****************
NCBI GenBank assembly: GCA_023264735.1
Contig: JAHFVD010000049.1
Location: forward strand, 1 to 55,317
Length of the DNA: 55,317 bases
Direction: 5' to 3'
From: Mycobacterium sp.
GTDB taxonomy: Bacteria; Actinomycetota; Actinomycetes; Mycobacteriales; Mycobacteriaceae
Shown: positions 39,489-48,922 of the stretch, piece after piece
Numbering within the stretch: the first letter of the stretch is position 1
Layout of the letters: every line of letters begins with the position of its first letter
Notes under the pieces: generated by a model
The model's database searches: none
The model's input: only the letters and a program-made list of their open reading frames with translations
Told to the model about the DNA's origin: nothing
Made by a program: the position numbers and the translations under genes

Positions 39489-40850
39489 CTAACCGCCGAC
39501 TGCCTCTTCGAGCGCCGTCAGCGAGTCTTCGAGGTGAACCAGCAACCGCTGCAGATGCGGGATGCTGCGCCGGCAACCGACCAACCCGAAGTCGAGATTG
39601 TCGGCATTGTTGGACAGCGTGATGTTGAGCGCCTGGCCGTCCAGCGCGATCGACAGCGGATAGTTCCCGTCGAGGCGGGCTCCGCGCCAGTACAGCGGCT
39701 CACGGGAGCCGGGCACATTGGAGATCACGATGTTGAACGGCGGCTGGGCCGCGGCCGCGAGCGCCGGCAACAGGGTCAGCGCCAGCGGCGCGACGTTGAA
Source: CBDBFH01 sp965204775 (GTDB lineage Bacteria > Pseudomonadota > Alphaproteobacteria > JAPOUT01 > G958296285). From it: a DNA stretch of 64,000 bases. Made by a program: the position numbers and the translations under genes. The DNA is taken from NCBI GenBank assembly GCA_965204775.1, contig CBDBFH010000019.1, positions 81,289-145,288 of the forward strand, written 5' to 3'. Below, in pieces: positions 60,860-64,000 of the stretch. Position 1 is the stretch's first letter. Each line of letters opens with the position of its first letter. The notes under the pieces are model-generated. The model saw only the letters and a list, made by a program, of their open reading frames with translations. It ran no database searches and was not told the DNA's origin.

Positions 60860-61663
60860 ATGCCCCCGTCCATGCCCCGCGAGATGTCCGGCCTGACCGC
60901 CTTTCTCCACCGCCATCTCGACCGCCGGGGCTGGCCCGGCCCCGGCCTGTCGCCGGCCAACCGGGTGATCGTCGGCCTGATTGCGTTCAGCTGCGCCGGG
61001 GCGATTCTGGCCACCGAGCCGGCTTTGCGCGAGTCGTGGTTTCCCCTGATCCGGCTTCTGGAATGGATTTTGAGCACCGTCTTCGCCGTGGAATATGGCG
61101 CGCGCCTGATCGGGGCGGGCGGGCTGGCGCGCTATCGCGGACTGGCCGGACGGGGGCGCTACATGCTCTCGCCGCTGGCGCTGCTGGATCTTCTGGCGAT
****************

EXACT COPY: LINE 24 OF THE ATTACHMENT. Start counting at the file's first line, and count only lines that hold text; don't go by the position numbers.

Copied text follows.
60901 CTTTCTCCACCGCCATCTCGACCGCCGGGGCTGGCCCGGCCCCGGCCTGTCGCCGGCCAACCGGGTGATCGTCGGCCTGATTGCGTTCAGCTGCGCCGGG